Shares of Square Inc (NYSE:SQ) finally had the long-awaited selloff yesterday. SQ dropped a stunning 16% in one day after the stock had doubled since the late August lows. While some may look at yesterday’s carnage as a buying opportunity, I take the opposite viewpoint. Now that the highs are clearly in for SQ, it is time to sell any future rally in Square.
The impetus behind the brutal drop was a note and a downgrade from BTIG analyst Mark Palmer highlighting valuation concerns regarding SQ. He feels that while Square has certainly grown and beaten estimates, shares had simply become too overheated.
The cryptocurrency craze was the driving force behind much of the rally and is likely unsustainable. Mr. Palmer lowered his rating to a “sell” with a $30 price target, implying more downside on the horizon.
Certainly SQ had gotten to extreme readings on a technical basis as well. The 9-day RSI had reached an almost unbelievable 95 before the big drop while MACD was at a ridiculously high level as well. Certainly the parabolic price action was also indicative of a blow-off top.
SQ options had also displayed attributes consistent with euphoria as well.
Normally, out-of-the-money puts carry a higher implied volatility (IV) than similar out of the money calls. Prior to yesterday’s massacre, the IV on the out of the money calls was trading at a substantial premium to the out of the money puts.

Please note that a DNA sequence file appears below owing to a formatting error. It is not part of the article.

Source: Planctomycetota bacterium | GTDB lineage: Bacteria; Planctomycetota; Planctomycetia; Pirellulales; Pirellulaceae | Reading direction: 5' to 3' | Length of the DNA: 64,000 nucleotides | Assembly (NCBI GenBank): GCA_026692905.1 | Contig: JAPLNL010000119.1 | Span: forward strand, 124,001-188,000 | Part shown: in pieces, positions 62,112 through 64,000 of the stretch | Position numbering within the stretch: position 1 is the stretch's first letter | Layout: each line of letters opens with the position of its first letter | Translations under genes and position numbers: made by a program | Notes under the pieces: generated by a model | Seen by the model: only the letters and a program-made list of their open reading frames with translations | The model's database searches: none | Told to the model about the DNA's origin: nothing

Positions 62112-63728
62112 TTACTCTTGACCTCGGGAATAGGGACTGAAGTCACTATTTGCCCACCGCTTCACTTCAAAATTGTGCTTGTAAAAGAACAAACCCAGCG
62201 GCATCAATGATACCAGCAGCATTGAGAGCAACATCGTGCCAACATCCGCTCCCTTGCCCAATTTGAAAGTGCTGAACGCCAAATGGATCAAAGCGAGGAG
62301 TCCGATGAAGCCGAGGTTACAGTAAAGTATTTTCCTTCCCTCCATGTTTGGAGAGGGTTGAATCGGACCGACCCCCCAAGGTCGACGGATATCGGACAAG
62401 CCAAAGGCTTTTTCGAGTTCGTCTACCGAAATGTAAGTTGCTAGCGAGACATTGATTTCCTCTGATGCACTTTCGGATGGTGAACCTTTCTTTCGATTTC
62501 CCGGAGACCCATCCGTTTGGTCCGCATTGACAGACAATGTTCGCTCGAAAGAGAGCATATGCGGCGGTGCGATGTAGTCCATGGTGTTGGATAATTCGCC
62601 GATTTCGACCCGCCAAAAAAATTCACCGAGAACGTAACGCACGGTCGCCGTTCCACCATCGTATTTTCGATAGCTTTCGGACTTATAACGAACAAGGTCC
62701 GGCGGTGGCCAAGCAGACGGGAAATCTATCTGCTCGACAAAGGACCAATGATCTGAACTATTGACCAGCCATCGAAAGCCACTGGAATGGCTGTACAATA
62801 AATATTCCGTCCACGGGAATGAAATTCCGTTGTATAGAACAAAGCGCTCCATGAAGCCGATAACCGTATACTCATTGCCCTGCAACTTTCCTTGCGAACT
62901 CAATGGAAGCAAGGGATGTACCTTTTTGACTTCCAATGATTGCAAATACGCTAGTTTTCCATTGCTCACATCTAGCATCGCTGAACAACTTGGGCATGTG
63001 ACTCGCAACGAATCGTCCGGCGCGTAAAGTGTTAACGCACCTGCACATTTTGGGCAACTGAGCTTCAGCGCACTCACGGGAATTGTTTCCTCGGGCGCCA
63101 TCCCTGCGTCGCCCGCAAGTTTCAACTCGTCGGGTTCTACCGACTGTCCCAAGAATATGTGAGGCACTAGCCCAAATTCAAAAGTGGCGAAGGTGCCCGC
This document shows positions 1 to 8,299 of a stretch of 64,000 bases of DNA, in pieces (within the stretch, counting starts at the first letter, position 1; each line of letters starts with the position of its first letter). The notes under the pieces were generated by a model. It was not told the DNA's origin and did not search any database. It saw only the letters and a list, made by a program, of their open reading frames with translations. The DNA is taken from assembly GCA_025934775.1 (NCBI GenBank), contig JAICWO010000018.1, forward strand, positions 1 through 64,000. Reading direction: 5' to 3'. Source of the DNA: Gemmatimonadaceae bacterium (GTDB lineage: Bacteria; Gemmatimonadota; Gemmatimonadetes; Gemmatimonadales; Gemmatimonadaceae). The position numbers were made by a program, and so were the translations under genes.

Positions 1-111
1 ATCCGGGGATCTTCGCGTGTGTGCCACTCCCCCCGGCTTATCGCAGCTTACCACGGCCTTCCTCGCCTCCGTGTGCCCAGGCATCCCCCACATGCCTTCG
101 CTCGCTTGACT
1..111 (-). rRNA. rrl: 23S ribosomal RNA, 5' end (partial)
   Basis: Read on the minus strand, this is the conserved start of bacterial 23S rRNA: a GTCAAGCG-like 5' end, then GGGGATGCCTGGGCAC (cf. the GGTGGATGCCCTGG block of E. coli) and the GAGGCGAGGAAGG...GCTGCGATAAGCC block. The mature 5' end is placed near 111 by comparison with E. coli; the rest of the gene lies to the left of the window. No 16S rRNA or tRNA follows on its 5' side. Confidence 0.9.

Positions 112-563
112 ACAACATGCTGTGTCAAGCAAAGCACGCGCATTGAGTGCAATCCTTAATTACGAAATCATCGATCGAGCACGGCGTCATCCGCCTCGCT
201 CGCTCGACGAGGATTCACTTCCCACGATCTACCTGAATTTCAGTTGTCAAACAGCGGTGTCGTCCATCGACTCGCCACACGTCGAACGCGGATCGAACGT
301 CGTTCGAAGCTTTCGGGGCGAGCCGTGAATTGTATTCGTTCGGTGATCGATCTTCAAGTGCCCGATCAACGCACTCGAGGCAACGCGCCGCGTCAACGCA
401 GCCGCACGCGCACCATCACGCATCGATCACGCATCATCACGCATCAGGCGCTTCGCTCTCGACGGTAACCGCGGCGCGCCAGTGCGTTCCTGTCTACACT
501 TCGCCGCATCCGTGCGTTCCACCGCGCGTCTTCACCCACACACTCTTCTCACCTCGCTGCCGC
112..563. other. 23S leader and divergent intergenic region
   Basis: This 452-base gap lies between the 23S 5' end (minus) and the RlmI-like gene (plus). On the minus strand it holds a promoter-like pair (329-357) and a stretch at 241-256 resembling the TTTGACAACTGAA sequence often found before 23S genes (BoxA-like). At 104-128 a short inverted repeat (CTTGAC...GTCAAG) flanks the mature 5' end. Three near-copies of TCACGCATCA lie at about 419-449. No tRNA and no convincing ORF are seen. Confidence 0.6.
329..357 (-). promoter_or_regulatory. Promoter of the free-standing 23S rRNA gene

This reverse skew is usually a harbinger that the stock has reached an extreme and a reversal is looming. That certainly was the case in SQ stock.
Now that the highs are in and the momentum has clearly been broken in Square, every rally should be sold. Option prices are at the highest levels of the year (98th percentile of IV) owing to the recent volatility so selling strategies are definitely the preferred way to structure a trade. A simple out-of-the-money call credit spread makes a lot of sense to me.
SQ Stock Trade Idea
Buy SQ Jan $50 calls and sell SQ Jan $48 calls for a 40 cents net credit
Maximum gain on the trade is $40 per spread with maximum risk of $160 per spread. Return on risk is 25%. The short $48 strike is positioned near the all-time closing high of $48.86 in SQ and provides a 17% upside cushion to the $41.02 closing price of Square.
As of this writing, Tim Biggam did not hold a position in any of the aforementioned securities. Anyone interested in finding out more about option-based strategies or for a free trial of the Delta Desk Research Report can email Tim at firstname.lastname@example.org.